Video of Me Speaking 31 Languages (and Humorous Commentary): March 2017

It happened. I made my promise in October 2015 that my first polyglot video would come out before my birthday (which is November). Then I got Lyme Disease. Holding it off, I thought it was a good time for me to finally fulfill it.

Anyhow, I don’t know how many videos there are of people speaking Greenlandic, Tajik and Cornish within four minutes, but here’s one of them:

Some of my thoughts on each bit:

 

English: Since my “big exile” in which I hopped countries for three years, people who knew me beforehand said that my accent had changed. I tried to make it as neutral (read: American) as possible. I don’t sound like a Hollywood character (I think) but I think it is fair to say that my true-American accent is off the table for the near future. Ah well. It was giving me trouble anyway (literally the second post I made on this blog!)

Hebrew: Ah, yes, feeling like I’m presenting about myself in the Ulpan again (Fun fact: in Welsh, it is spelled “Wlpan”). I remember the Ulpanim…in which I was allowed to draw cartoon characters of my own making on the board whenever I wanted…or maybe memory wasn’t serving me well…wasn’t there a Finnish girl in that class?

Spanish: Certainly don’t sound Puerto Rican, that’s for sure. Having to listen to Juan Magan’s “Ella no Sigue Modas” on repeat for an hour (and undergo this procedure against my will about once every week for a semester!) certainly didn’t hurt my ability to develop a peninsular Spanish accent, though!

Yiddish: *Sigh* well this explains why people ask me if I learned Yiddish at home. It’s one of the most common questions I get, actually. I was not born in Boro Park, Antwerp or Williamsburg. I am not an ex-Hasid.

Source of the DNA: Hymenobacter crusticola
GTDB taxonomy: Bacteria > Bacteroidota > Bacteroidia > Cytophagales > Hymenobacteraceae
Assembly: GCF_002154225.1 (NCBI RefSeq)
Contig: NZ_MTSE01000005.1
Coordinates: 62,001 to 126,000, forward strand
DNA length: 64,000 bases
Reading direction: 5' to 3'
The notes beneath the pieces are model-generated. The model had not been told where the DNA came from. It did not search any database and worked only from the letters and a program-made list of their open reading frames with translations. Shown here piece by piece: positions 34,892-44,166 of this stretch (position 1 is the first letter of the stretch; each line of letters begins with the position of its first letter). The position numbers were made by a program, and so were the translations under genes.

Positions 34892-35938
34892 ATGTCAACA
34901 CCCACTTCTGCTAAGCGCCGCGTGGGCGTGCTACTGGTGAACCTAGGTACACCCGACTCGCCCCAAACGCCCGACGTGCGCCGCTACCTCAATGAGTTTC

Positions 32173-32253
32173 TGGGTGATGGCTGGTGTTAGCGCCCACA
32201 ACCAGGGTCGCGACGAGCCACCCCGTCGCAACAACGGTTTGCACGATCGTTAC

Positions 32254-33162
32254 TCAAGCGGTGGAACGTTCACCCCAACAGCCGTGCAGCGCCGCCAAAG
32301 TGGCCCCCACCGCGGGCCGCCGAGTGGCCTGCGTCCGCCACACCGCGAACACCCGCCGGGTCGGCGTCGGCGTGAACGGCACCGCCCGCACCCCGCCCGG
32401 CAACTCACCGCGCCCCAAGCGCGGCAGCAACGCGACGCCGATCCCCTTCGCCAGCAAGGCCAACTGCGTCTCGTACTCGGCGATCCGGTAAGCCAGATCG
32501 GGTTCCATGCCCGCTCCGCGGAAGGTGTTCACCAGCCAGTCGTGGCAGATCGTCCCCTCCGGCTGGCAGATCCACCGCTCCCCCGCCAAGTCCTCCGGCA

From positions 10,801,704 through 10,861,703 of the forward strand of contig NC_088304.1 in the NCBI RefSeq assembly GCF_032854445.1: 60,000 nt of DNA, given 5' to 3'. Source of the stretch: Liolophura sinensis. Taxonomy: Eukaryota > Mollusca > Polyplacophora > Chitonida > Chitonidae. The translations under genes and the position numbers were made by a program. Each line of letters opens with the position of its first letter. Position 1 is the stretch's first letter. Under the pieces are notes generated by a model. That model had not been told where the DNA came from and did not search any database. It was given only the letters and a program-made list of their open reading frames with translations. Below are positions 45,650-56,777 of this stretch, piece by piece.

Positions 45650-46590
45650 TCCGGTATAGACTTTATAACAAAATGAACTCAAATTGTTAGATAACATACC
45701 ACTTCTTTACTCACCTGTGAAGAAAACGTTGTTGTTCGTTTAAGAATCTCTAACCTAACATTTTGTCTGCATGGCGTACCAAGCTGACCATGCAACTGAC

Swedish: “Rest assured, you’re never going to sound Swedish”. Yeah, thanks Rough Guide to Sweden, just the sort of encouragement we all need. I need to have a word with you! Also, that mischievous inclination was trying to tell me that I should just say “sju sjuksköterskor skötte sju sjösjuka sjömän på skeppet Shanghai” and be done with the Swedish section.

Norwegian: My favorite national language of Europe, worried that maybe I didn’t give it enough time. Also, my voice is deep.

German: I hope I get this grammar right…I REALLY hope I get this grammar right…I hope this is good enough to impress my friends…

Danish: Remember the days that I was struggling so much with that language that I almost considered giving up several times? Yeah, me neither. Was so worried I would screw this up. Then it occurred to me exactly how much time I’ve spent watching anime dubbed into Danish.

Finnish: With the exception of Cornish, the slowest language I’ve learned. I hope my accent doesn’t sound too Hungarian…and also! Notes for polyglot video-makers! If you know Finnish, add something with –taan /  -tään and -maan / -mään for instant cred! Works wonders! (These concepts are too hard to describe in a sentence). Also, how come it is that any Finnish singer/rapper, including Cheek, more clearly pronounces his /her words than almost any English-language singer I’ve ever heard in any public place anywhere?